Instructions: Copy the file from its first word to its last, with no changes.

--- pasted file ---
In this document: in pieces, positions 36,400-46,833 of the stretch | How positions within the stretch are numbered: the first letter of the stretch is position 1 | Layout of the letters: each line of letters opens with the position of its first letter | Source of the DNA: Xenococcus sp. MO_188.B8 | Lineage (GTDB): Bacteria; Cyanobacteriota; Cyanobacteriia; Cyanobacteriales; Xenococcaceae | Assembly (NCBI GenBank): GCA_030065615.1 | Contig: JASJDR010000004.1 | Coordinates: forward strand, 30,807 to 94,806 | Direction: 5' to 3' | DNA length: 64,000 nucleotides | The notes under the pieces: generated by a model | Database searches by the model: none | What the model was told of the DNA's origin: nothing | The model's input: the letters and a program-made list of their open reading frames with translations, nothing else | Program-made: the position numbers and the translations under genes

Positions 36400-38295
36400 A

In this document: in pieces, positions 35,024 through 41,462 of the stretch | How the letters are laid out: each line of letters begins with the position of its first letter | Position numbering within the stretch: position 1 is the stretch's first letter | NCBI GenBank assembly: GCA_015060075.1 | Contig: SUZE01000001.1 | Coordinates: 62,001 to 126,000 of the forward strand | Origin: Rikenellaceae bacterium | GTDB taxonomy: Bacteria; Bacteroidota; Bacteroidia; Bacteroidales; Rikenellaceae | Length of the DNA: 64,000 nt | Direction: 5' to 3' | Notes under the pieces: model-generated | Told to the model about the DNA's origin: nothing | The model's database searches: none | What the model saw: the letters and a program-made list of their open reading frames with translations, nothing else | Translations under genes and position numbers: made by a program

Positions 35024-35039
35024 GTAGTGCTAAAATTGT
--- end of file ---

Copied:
In this document: in pieces, positions 36,400-46,833 of the stretch | How positions within the stretch are numbered: the first letter of the stretch is position 1 | Layout of the letters: each line of letters opens with the position of its first letter | Source of the DNA: Xenococcus sp. MO_188.B8 | Lineage (GTDB): Bacteria; Cyanobacteriota; Cyanobacteriia; Cyanobacteriales; Xenococcaceae | Assembly (NCBI GenBank): GCA_030065615.1 | Contig: JASJDR010000004.1 | Coordinates: forward strand, 30,807 to 94,806 | Direction: 5' to 3' | DNA length: 64,000 nucleotides | The notes under the pieces: generated by a model | Database searches by the model: none | What the model was told of the DNA's origin: nothing | The model's input: the letters and a program-made list of their open reading frames with translations, nothing else | Program-made: the position numbers and the translations under genes

Positions 36400-38295
36400 A

In this document: in pieces, positions 35,024 through 41,462 of the stretch | How the letters are laid out: each line of letters begins with the position of its first letter | Position numbering within the stretch: position 1 is the stretch's first letter | NCBI GenBank assembly: GCA_015060075.1 | Contig: SUZE01000001.1 | Coordinates: 62,001 to 126,000 of the forward strand | Origin: Rikenellaceae bacterium | GTDB taxonomy: Bacteria; Bacteroidota; Bacteroidia; Bacteroidales; Rikenellaceae | Length of the DNA: 64,000 nt | Direction: 5' to 3' | Notes under the pieces: model-generated | Told to the model about the DNA's origin: nothing | The model's database searches: none | What the model saw: the letters and a program-made list of their open reading frames with translations, nothing else | Translations under genes and position numbers: made by a program

Positions 35024-35039
35024 GTAGTGCTAAAATTGT